Whistling While She Works
Denise Herzing (M.A., ’88) says she approaches her studies of Atlantic spotted dolphins in the shallow, shining waters off the Bahamas like an anthropologist as well as a biologist: “Observe, make sense of their sounds, behaviors, understand their relationships and culture, and then try to make contact.”
After 30 years following three generations of dolphins through her nonprofit Wild Dolphin Project, each one given a name like Linus, Cobalt and Nereide, Herzing is attempting to make that contact using an underwater wearable computer system called CHAT. Created by computer scientists at Georgia Tech, the device links distinctive whistle sounds to objects like scarves and seaweed that are shared playthings between dolphins and divers. Herzing and her team of researchers, who spend five months on the water each summer, hope that the dolphins will begin to mimic these sounds to ask for the objects and that CHAT will “translate” those dolphin sounds to words in real time for the humans.
It’s not an experiment that many would try, admits Herzing, an assistant professor of psychological and biological sciences at Florida Atlantic University. “Unfortunately, scientists have been stifled to study interspecies communication because of the larger paradigm that animals simply don’t have language or complex communication,” Herzing says. “It’s kind of funny because as a scientist you are not supposed to make such assumptions.”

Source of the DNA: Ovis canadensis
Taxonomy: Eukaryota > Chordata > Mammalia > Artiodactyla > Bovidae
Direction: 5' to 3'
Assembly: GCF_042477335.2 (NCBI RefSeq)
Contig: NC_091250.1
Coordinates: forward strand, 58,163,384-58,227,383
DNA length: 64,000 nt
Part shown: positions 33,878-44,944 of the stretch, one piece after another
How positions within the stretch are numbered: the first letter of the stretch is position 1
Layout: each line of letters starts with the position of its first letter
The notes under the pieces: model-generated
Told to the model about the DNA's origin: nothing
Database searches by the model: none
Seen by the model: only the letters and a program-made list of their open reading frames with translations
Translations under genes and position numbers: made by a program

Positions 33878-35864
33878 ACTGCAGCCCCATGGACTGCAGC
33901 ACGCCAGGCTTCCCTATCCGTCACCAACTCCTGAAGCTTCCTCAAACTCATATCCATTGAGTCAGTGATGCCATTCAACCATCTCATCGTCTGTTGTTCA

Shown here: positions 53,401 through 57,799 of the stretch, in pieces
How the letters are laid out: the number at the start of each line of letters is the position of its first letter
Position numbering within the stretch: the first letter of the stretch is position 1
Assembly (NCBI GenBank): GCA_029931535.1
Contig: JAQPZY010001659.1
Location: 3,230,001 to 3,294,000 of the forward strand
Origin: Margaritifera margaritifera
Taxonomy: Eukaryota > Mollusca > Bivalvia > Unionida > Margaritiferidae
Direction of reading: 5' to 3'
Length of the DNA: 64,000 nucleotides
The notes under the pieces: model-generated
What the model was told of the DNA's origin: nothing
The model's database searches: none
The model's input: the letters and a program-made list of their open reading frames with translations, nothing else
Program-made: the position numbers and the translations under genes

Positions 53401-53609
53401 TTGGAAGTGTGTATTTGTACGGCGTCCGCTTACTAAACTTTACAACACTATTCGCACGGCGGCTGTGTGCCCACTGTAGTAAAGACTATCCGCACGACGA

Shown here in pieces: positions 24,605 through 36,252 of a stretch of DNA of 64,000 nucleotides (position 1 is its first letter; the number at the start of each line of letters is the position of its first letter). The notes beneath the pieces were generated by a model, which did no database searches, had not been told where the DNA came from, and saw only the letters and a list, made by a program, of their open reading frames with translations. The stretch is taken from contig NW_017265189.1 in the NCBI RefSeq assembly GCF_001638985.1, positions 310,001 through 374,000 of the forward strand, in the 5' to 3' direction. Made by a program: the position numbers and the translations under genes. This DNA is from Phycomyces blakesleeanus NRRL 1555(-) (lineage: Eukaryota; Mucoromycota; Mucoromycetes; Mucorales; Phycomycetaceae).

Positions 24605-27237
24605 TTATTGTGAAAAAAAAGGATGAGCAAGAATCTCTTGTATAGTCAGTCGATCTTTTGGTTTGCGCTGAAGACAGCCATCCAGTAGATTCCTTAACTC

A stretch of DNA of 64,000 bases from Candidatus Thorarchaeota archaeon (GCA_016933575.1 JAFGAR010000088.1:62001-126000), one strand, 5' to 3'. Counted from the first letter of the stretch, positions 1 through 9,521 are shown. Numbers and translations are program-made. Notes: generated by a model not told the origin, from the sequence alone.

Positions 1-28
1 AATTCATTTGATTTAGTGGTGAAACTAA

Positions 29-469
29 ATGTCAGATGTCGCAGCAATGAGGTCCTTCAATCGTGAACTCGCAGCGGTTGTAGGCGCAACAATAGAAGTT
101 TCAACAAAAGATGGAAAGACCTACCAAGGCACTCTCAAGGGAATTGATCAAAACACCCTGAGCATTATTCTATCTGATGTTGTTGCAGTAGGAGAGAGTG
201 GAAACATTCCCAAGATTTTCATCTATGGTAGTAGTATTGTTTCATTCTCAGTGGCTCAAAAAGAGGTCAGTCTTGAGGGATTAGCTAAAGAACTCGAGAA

“It’s a privilege to observe another species so close and for so long but it is their world, not ours. We still only see a glimpse of what the life of a dolphin in the wild is like.” — Denise Herzing, founder, The Wild Dolphin Project
Herzing’s fascination with dolphins began with watching Jacques Cousteau on TV as a child. When she was 12, she wrote an essay about her desire for a human-animal translator “so that we could understand other minds on the planet.” At SF State, her main adviser was the late Hal Markowitz, an international leader in animal enrichment studies. She also worked with Diana Reiss in the Department of Speech and Communication on a communication project with captive dolphins at nearby Marine World Africa USA. “I was looking for a location to study dolphin sound and behavior, and this was why I chose SFSU,” Herzing said. “We had a great group of graduate students at the time, and most of us went to study dolphins in the wild, in the Bahamas, Tahiti and Hawaii.”
Herzing, recently described by National Geographic as a “veritable Jane Goodall of the sea,” has demonstrated the same passion, persistence and willingness to work beyond the world of academia as the famous chimpanzee researcher. “If I had waited to get government funding, I would still be waiting to start my project,” says Herzing, whose nonprofit scientific research organization relies upon the generosity of donors.
She says she will continue working toward a time when humans can get their message across the species barrier: “We now have the tools to explore language in many species if we are willing to try.”